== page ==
By Cindy Yantis
Who’s Got Your Buttons?
There’s a sweet little button shop in New York City called Tender Buttons. It is home to buttons upon buttons for every garment imaginable, with prices ranging from 50 cents to $2,000. Some of them are works of art and many are vintage buttons with a full histories embedded in between the buttonholes. Store-owner and button collector, Millicent Safro, is very proud of her museum-like button empire and watches over them protectively, preciously, until someone else falls in love with them and takes ownership of them.
It got me thinking about a discussion I recently had with a friend who was dealing with some boundary issues: a co-worker who really knew how to push her buttons. That conversation birthed the mantra: “Be in charge of your own buttons.”
When you push a button such as an elevator button, a website button, etc., it sets something in motion or sets forth an action.
When you feel your buttons being pushed, what gets activated or set in motion?
Take a moment and examine your own buttons. Being in awareness about them is the first step toward disengaging from the reactions, feelings and emotions that are intrinsically tethered to your buttons. What’s their back-story? What emotions spring forth?
Here are 3 ideas to help:
Name your buttons—anger, fear, rejection, insecurity. Recognize that the back-story of your own button is just that, back-story or history that has nothing to do with the present moment or the person you’ve designated as your button-pusher.
Have a mental dialogue with yourself: “Oh, there’s that rejection button. Clearly my reaction stems from something that happened last week, last year, last decade, last millennium, which has nothing to do with this moment, this person or this conversation.”
Then, disconnect the button—disengage from the negative association.
When someone thinks they know your buttons, and seems to purposely press them for their own purposes, understand that this has nothing to do with you but rather their own fears, insecurities, issues and anxieties; their own back-story. This phase of the button-pushing scenario is about setting clear boundaries. That’s when you say to yourself, “One, two, three, it’s not about me.”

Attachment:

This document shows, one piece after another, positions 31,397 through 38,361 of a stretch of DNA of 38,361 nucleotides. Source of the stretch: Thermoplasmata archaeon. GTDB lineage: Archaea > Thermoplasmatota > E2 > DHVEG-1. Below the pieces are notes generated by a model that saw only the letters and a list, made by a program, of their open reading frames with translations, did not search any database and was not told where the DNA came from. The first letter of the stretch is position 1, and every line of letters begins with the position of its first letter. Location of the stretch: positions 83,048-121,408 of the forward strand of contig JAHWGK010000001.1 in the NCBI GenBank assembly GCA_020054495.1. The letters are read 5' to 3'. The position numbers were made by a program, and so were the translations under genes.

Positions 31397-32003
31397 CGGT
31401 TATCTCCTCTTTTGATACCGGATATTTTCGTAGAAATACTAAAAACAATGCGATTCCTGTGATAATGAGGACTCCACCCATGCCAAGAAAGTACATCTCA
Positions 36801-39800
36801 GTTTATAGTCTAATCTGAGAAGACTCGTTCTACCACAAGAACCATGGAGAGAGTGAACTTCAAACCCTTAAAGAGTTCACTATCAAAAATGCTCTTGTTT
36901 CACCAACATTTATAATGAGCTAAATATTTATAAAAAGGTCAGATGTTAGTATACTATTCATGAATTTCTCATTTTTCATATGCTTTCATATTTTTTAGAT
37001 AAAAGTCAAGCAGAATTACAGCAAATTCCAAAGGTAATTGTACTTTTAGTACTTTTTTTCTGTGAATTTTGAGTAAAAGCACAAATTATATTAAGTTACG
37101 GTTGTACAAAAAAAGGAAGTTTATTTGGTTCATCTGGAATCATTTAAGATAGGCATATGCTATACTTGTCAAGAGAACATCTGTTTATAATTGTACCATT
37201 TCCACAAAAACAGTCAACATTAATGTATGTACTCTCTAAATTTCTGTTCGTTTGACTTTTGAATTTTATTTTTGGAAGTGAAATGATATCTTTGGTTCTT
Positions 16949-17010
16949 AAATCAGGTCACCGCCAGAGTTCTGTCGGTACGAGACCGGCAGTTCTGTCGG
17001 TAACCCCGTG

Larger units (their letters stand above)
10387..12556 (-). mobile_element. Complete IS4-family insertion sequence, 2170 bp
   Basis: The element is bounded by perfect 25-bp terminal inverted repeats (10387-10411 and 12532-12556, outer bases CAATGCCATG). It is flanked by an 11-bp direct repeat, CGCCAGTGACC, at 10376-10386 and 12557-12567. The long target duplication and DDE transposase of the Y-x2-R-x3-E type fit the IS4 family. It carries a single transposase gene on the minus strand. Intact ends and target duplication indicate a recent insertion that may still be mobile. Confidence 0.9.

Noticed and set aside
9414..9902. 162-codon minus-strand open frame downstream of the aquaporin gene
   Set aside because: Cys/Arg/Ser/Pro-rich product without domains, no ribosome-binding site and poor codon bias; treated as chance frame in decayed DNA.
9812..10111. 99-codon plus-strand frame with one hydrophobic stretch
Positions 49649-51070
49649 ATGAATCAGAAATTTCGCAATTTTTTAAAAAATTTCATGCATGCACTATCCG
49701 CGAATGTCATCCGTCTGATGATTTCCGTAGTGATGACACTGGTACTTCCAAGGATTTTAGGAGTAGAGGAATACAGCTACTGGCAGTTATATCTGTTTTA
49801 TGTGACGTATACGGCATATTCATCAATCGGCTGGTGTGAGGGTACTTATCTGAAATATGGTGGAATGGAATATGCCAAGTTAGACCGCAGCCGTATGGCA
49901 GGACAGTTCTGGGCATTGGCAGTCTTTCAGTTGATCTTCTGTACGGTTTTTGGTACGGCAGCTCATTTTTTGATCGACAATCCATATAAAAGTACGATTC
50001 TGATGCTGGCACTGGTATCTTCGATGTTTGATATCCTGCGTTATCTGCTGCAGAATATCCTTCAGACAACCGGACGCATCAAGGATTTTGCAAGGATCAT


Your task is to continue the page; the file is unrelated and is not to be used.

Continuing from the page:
The second agreement in Don Miguel Ruiz’s best-selling book, The Four Agreements, is “Don’t Take Anything Personally.” About this Ruiz says, “As you make a habit of not taking anything personally, you won’t need to place your trust in what others do or say. You will only need to trust yourself to make responsible choices. You are never responsible for the actions of others; you are only responsible for you. When you understand this, and refuse to take things personally, you can hardly be hurt by the careless comments or actions of others.”
One way to deal with your button-pusher is to say to them from a position of neutrality and truth, “While I appreciate your need to say what you just said, it’s not the way to address this issue with me. What are you really trying to say?” You just took control of your button by disengaging it, while at the same time allowing, if you choose to, the button-pusher to get on to the issue at hand.
Setting clear boundaries and being in charge of your buttons will lead not only more effective relationships but also will continue your journey toward a more fulfilling life.